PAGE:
Aesop shop, winner of the 2016 Design S award. Architecture by In Praise of Shadows Arkitektur AB. Photo: Aesop/CC BY 3.0
Swedish design is so much more than minimalism and IKEA. Diversity is a vital component of contemporary Swedish design, which challenges aesthetics and traditional methods. Emotional values are added to the familiar functional approach.
Swedish design style is often referred to as minimalist. After World War II, Swedish design started to have a greater impact with its clean, simple lines and a strong emphasis on functionality. Another distinguishing feature of Swedish design over the years has been a socially oriented style reflecting people’s situation in life.
Swedish furniture design has been very successful, with everything from stick-back, Windsor-style chairs – which remain popular – to more sophisticated but still practical pieces.
Swedish crafts are more vital and boast a wider range of expression today than ever before. You can find everything from traditional crafts, such as glass and Sami handicrafts, to exciting contemporary designs and materials.
5 design pioneers
Pioneers in the Swedish design field include:
- Anders Beckman, graphic designer (co-founder of the Beckmans College of Design)
- Bruno Mathsson, furniture designer
- Märta Måås-Fjetterström, textile designer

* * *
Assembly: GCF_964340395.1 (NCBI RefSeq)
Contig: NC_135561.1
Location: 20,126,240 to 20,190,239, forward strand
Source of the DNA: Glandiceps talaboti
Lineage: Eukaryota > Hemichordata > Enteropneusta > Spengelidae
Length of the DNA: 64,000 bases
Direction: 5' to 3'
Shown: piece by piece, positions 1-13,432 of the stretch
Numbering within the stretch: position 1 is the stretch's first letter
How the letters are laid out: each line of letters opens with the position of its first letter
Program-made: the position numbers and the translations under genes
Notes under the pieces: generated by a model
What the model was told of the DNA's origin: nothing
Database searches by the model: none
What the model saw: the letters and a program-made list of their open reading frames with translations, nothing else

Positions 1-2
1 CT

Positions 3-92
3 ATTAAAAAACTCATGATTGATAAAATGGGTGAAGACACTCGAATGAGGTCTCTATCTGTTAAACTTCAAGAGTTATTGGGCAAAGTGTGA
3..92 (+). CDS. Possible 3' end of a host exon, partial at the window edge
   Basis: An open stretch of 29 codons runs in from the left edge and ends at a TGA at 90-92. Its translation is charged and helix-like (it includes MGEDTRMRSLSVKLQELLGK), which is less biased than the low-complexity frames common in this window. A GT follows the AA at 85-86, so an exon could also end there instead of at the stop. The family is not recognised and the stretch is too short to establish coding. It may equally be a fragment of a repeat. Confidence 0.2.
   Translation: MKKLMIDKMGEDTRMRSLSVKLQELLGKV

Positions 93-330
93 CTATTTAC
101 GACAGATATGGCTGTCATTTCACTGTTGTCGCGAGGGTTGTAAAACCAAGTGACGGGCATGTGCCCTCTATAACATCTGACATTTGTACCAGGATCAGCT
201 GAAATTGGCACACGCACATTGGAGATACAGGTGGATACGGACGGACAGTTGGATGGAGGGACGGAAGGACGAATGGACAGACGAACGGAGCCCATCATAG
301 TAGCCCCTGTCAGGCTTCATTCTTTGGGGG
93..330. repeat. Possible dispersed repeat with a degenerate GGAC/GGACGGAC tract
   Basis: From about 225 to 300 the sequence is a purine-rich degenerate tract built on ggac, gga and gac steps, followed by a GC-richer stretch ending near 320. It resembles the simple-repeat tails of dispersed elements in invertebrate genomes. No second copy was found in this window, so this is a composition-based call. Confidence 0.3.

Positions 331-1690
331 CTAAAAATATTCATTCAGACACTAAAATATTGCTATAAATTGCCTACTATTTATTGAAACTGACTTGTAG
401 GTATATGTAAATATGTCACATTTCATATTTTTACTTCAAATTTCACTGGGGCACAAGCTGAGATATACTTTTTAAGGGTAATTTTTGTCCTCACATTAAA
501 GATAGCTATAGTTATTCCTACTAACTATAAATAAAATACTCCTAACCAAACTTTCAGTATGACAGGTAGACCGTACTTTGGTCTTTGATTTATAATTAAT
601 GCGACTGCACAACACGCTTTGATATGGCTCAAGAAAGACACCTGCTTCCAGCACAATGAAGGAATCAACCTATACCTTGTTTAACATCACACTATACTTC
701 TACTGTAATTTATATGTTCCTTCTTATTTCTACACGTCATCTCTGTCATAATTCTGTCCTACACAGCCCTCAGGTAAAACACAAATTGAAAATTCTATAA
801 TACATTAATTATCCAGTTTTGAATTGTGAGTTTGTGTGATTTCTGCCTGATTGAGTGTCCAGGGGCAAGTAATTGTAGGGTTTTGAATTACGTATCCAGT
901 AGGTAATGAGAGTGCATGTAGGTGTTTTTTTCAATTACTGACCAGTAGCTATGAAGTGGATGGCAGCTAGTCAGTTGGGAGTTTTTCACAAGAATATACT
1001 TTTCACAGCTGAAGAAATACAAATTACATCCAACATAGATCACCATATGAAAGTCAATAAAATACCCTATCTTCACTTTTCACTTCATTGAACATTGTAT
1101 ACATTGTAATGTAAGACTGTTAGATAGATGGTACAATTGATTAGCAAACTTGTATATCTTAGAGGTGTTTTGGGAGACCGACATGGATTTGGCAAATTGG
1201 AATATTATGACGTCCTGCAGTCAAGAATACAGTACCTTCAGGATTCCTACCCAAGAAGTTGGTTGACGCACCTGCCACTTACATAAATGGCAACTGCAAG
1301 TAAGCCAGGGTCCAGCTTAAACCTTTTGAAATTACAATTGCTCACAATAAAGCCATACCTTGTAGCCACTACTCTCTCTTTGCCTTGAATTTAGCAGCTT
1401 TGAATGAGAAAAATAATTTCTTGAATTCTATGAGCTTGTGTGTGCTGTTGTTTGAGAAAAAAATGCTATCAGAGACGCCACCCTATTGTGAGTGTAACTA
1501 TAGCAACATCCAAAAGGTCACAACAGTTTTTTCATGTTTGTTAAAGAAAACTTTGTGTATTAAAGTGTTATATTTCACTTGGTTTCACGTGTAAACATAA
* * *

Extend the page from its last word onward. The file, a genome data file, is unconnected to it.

- Astrid Sampe, textile designer
- Sixten Sason, industrial designer.
10 contemporary designers
Sweden has many internationally recognised contemporary designers, such as:
- Thomas Bernstrand, furniture designer
- Claesson Koivisto Rune, architects and designers
- Folkform, industrial designers
- Form Us With Love, architects, designers and strategists
- Front, furniture designers
- Färg & Blanche, furniture designers
- Monica Förster, industrial designer and furniture designer
- Ulrica Hydman-Vallien, glass artist and designer
- Åsa Jungnelius, glass artist and designer
- Thomas Sandell, architect and designer.
Woven rubber flooring from Bolon.
Swedish designers are focusing increasingly on sustainable development. This not only adds value to their products but also boosts their international competitiveness. The designer becomes a natural link between producer and consumer. In the long term, good design solutions can contribute to sustainable development.
The Ecodesign Directive, an initiative introduced by the EU in an effort to cut energy use by 20 per cent by 2020, has also had an effect on Swedish design. The Ecodesign requirement means that products must meet certain energy efficiency standards if they are to be used within the EU.
Norrgavel, founded in 1993 by Nirvan Richter, adopts a ‘humanist, ecological and existential’ approach. The company sells furniture designed by Richter, as well as interior fittings. It has a clear philosophy of sustainability and was the first company in Sweden to be awarded the pan-Nordic Swan ecolabel for home furniture. In 1999, it won Möbelbranschens Miljöpris (the Swedish furniture trade’s environmental prize), awarded in partnership with WWF.